The Rabbi of Minsk:
Lonely Survivor of a Great Jewish Past
The Rabbi of Minsk is a small, stout man with a round, almost jolly face. His gray beard flows over onto the blue robe he wears, and a square, four-cornered skullcap rests on the shaggy gray hair of his head. He smiles often, in a sad sort of way, displaying even rows of silver teeth. He must be in his sixties, I am sure, although his appearance gives little clue to his exact age.
He was studying when I entered the tiny synagogue last September, sitting at a small, wooden table with two other elderly men and quietly chanting the ancient verses with periodic, rhythmical nods of his head.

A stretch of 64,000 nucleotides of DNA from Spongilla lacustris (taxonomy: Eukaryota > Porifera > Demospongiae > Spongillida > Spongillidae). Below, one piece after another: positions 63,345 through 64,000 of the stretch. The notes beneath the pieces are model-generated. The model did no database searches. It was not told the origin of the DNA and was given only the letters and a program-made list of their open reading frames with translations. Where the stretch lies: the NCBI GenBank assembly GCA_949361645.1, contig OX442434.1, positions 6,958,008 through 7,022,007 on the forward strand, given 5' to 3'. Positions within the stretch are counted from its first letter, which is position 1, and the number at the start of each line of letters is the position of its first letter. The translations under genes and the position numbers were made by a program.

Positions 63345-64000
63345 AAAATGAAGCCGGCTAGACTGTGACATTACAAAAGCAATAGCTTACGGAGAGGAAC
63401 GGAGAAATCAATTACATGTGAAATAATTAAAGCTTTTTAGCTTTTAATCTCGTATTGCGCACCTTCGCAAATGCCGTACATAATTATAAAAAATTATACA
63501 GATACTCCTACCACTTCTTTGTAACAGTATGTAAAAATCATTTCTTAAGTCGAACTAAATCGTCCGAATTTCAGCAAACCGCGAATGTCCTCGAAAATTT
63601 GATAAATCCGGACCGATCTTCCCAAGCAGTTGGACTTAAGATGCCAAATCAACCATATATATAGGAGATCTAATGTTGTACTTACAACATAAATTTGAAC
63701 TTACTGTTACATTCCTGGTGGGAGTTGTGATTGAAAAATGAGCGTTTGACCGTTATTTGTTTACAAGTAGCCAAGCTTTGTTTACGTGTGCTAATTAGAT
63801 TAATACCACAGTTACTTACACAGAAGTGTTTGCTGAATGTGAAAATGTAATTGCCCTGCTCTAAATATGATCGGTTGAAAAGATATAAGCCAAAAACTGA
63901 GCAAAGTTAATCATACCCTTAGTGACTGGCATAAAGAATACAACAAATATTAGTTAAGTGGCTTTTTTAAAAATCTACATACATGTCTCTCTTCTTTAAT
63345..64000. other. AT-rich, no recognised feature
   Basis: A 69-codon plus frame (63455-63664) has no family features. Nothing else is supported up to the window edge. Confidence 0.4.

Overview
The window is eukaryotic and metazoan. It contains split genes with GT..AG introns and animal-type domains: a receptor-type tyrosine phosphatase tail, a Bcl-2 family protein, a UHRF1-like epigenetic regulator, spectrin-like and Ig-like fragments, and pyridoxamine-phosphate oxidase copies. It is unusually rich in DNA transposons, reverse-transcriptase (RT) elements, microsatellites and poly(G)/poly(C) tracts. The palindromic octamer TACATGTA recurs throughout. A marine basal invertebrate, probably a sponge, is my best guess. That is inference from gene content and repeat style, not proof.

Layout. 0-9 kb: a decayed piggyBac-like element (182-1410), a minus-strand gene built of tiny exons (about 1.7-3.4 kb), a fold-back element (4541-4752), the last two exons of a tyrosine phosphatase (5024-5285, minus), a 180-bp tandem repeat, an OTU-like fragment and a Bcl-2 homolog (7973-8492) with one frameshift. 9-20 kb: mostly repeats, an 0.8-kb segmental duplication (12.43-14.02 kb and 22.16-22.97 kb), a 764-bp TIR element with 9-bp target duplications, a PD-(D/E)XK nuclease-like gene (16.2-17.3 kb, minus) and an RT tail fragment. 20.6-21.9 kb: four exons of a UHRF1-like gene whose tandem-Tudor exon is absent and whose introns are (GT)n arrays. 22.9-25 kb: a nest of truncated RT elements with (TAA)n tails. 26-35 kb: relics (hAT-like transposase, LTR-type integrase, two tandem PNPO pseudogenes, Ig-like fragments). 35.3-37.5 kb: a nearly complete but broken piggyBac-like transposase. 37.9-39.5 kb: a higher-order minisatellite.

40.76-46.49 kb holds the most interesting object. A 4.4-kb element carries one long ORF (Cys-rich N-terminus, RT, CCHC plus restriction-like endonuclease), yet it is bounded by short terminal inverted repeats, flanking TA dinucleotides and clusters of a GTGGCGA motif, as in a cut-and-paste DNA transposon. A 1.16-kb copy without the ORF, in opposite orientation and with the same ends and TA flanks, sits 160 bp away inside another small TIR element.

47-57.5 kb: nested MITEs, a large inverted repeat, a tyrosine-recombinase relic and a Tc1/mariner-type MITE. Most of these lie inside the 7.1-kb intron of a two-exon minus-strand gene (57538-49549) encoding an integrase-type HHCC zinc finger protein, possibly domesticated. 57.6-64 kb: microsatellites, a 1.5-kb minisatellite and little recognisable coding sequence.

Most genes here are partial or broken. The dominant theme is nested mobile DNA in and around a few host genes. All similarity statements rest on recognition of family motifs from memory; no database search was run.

As we entered, I took a small skullcap from my pocket and placed it on my head. The “Intourist” guide, whose worn hat never seemed to come off, looked at me in a puzzled sort of way, as if he had never really seen me before. The Rabbi noticed us, interrupted his study, and rose to greet us. The guide spoke a few words to him in Russian, explaining, I suppose, that I was an American student who was interested in Jewish life in the Soviet Union.
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